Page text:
6 tips for creating student made ebooks in Google Apps

I have long been a fan of the ebook and have often created and distributed them to support my training and teachingLearning how to self-publish ebooks in Google Slides - googleappsaction.com activities. I have also at different times published and sold ebooks (look me up on the iBooks store!). Google Apps for Education makes it easy for both students and teachers to create attractive ebooks that can be shared in a number of formats.

Here are 6 tips to help you (or your class) create your first ebook using Google Apps for Education. These techniques are just as useful to anyone looking to self-publish an ebook, including general users of the free Google Drive and Google Apps for Work users.

1. Why create ebooks, anyway?

Ebooks can fulfil a number of purposes including:

  1. Creating an eportfolio of a student’s work (or a number of students’ work).
  2. Using students to ‘crowd source’ the creation of resources and text books, created for the target audience by the target audience.
  3. Can be used by students of all ability levels.
  4. Developing relevant 21st century skills.
  5. Easily show evidence of learning to a wide audience (including parents) in an environmentally friendly way.
  6. Create your own text books and resources that you can easily update and distribute.

2. What app should I use?

The app that will provide you with maximum flexibility in terms of presentation and layout is Google Slides, particularly if you are combining text and images.

This is not the perfect book publishing solution but allows for a lot of flexibility and creativity without a steep learning curve.

3. What size should my ebook be?

There is no ‘standard’ ebook size. It’s probably a good idea, though, to set-up the pages in portrait orientation and in you standard printer size, i.e., A4 or Letter depending on what part of the world you are in.

Paper sizeDimensions (cm)Dimensions (inches)
A421 x 29.78.3 x 11.7
Letter21.59 x 27.948.5 x 11

Here is a short tutorial showing you how to change the page size in Google Slides.

4. How can I make sure my ebook looks good?

Do your homework. Investigate websites, books, ebooks, posters, etc, that you like the look of and use them as inspiration for your style, fonts and layouts.

There are also lots of online tools to help you select colour schemes that look good together and even give you the hexadecimal colour code to be able to put in your colour choosers in Google Slides.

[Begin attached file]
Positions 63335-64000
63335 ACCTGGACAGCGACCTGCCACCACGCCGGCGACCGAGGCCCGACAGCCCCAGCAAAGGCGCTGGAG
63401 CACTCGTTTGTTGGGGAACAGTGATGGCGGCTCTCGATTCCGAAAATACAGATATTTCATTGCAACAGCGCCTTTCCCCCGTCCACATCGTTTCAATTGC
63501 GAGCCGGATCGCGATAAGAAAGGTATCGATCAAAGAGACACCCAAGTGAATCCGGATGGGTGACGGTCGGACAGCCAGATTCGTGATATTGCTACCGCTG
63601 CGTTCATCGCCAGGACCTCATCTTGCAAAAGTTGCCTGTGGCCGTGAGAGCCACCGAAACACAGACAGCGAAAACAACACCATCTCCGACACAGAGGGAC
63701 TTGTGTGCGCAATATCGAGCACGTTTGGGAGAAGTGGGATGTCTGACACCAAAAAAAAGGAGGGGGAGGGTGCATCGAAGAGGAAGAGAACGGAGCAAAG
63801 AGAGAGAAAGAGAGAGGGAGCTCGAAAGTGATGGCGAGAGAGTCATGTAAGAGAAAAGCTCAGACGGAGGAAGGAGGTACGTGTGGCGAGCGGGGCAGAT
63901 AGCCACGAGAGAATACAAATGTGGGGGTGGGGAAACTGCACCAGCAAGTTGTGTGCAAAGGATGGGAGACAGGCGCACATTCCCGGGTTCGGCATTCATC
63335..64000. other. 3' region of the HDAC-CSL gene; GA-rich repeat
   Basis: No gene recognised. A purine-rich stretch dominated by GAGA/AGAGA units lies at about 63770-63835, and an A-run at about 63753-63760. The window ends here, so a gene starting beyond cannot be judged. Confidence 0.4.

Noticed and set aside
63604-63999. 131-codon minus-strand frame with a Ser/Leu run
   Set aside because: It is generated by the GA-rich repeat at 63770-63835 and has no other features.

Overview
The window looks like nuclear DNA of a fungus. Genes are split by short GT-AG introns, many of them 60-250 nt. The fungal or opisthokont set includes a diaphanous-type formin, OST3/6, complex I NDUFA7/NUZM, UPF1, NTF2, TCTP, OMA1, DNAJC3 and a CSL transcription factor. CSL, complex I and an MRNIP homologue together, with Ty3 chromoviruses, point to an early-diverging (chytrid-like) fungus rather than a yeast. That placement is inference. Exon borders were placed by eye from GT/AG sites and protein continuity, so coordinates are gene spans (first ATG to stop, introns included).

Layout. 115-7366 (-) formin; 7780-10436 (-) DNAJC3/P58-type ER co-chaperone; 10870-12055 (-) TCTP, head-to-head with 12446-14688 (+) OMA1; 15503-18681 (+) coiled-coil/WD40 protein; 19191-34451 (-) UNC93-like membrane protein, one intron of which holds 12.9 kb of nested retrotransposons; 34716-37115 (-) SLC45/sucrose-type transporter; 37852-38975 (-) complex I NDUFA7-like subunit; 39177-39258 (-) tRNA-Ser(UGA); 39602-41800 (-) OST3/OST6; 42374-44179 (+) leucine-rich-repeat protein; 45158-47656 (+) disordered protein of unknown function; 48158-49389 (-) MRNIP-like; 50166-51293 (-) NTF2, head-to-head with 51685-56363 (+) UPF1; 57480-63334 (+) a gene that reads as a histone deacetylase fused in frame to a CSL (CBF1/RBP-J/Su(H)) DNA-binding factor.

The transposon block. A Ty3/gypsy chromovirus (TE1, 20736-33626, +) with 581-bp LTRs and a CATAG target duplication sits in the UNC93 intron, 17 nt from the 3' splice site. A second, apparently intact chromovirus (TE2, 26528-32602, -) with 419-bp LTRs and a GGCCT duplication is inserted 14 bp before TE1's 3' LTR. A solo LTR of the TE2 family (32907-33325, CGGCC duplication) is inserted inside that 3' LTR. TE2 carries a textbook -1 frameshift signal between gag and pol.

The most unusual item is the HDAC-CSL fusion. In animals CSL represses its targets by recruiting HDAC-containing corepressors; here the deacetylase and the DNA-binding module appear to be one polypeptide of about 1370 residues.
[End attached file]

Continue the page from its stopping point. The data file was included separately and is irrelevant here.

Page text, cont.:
Whilst you can have multiple page layouts within your ebook (for example, 1 large picture, 1 large column text, 2 smaller pictures with 2 even columns of text, 1 smaller picture with 2 uneven columns of text, etc) use the same basic elements throughout:

  • 1 font style for page headings
  • 1 font style for subheadings
  • 1 font style for your body text
  • 3 to 5 colours for your colour scheme
  • Make sure your inside covers are blank and you have the ‘half page title‘ to make your book look authentic.

Below is a video on how to easily create page layouts for your ebook in Google Slides (note: all images used are either my own photos or public domain imaged from Pixabay):

5. What platform should I use to create my ebook?

Although you can create your ebook on mobile versions of Google Slides (e.g., iPads or Android tablets) you will get the most flexibility and creativity using the full version through Google Chrome (e.g., Windows, Linux, Mac and Chromebook).

That doesn’t mean you can’t ‘mix and match’ devices. For example, do most of your editing using a Windows computer but use the iPad version to take photos and add them straight into the pages of your ebook.

6. In what format should I distribute my ebook?

The great thing is, you don’t have to stick to just one format!

  • Share the actual Google Slides file (view only)
  • Embed the Google Slides file into a website or blog (File > Publish to the web… > Embed)
  • Save the file as a PDF to easily view on most devices and platforms (File > Download as > PDF document)

PDF results in the most attractive ebook (I don’t know why, try it for yourself and see!) and, depending on the size, can be emailed or made available to download from a website or blog.

More resources

Student-Made E-Books: A Beautiful Way to Demonstrate Learning:

http://www.cultofpedagogy.com/student-e-books/

How to Create an Ebook with Google Slides:

http://www.shakeuplearning.com/blog/how-to-create-an-ebook-with-google-slides/

Free, high quality public domain images:

https://pixabay.com/

 

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